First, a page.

Minerals are substances that are formed naturally in the Earth. Minerals vary in composition, from pure elements and simple salts to very complex silicates with thousands of known forms. In contrast, a rock sample is a random aggregate of minerals and/or mineraloids, and has no specific chemical composition. Most of the rocks of the Earth's crust have quartz (crystalline SiO2), feldspar, mica, chlorite, kaolin, calcite, epidote, olivine, augite, hornblende, magnetite, hematite, limonite and a few other minerals. Some minerals, like quartz, mica or feldspar are common, while others have been found in only a few places in the world. The largest group of minerals by far is the silicates (most rocks are ≥95% silicates), which are made largely of silicon and oxygen, also with ions of aluminium, magnesium, iron, calcium and other metals.
Characteristics of minerals[change | change source]
A mineral is a substance that usually
- is an inorganic solid. (elemental mercury is an exception)p184
- Has a definite chemical make-up
- usually has a crystal structure; some do not
- is formed naturally by geological processes
One recent definition is:
- "A mineral is a homogeneous (which means composed of parts or elements that are all of the same kind) naturally occurring substance with a definite but not necessarily fixed chemical composition. Most minerals are solids with an ordered atomic arrangement, and most are inorganic in the chemical sense of that word".
Alternatively, a mineral is one listed as such by the International Mineralogical Association.
Minerals and rocks[change | change source]
Minerals are different from rocks. A mineral is a chemical compound with a given composition and a defined crystal structure. A rock is a mixture of one or several minerals, in varying proportions.
A rock has only two of the characteristics minerals have–it is a solid and it forms naturally. A rock usually contains two or more types of minerals. Two samples of the same type of rock may have different kinds of minerals in them. Minerals are always made up of the same materials in nearly the same proportions. A ruby is a mineral. Therefore, a ruby found in India has similar makeup as a ruby found in Australia.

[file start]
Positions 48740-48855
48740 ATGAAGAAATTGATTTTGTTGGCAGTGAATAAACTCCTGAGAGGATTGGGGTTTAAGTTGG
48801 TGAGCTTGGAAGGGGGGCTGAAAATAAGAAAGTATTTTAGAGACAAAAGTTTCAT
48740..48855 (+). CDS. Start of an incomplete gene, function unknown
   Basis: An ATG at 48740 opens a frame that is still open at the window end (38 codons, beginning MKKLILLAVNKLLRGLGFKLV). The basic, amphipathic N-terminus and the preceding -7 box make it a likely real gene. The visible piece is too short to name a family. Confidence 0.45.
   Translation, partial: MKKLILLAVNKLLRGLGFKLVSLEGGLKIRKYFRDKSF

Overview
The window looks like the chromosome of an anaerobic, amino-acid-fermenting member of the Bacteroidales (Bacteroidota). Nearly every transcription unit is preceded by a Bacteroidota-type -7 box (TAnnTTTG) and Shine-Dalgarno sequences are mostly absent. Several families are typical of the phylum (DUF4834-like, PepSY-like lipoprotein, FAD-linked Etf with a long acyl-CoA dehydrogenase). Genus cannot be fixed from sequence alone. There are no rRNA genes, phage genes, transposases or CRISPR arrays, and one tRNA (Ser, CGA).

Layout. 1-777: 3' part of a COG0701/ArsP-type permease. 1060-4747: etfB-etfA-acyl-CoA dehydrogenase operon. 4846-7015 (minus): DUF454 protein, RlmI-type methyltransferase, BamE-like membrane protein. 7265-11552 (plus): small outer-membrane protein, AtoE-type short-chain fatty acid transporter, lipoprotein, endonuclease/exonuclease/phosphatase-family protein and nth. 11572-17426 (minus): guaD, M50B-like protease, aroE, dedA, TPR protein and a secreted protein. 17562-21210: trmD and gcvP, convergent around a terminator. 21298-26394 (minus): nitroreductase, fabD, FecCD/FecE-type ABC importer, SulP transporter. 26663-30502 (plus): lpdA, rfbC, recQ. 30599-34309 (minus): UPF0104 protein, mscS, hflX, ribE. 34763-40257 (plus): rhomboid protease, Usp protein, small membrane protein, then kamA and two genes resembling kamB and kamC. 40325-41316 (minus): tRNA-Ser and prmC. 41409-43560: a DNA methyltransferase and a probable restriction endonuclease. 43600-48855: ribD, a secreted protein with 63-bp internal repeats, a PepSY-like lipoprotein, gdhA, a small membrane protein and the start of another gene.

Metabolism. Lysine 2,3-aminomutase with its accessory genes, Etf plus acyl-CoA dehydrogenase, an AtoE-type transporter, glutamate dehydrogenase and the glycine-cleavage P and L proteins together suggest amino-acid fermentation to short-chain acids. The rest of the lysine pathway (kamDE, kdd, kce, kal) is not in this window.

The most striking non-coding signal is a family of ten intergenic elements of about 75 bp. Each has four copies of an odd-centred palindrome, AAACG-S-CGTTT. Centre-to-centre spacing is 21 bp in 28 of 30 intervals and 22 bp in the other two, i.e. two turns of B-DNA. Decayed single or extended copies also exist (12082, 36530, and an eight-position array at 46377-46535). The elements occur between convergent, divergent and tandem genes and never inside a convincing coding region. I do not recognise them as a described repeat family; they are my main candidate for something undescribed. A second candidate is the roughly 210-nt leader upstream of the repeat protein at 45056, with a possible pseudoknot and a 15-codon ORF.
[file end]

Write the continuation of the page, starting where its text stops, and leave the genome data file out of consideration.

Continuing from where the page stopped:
Formed in nature[change | change source]
Minerals are formed by natural processes. A few substances with the same chemical composition as minerals can be produced by living creatures as part of their shells or bones. The shells of molluscs are composed of either calcite or aragonite, or both.
Traditionally, chemicals produced by living things are not considered minerals. However, it is difficult to see why an organic substance should not be called a mineral if its chemical nature and its crystalline structure is identical with its inorganic twin. This issue is now under debate: see Railsback part II.
Minerals form in many ways. The mineral halite, which is used as table salt, forms when water evaporates in a hot, shallow part of the ocean, leaving behind the salt it contained. Many types of minerals are made when molten rock, or magma cools and turns into a solid. Talc, a mineral that can be used to make baby powder, forms deep in Earth as high pressure and temperature causes changes in solid rock.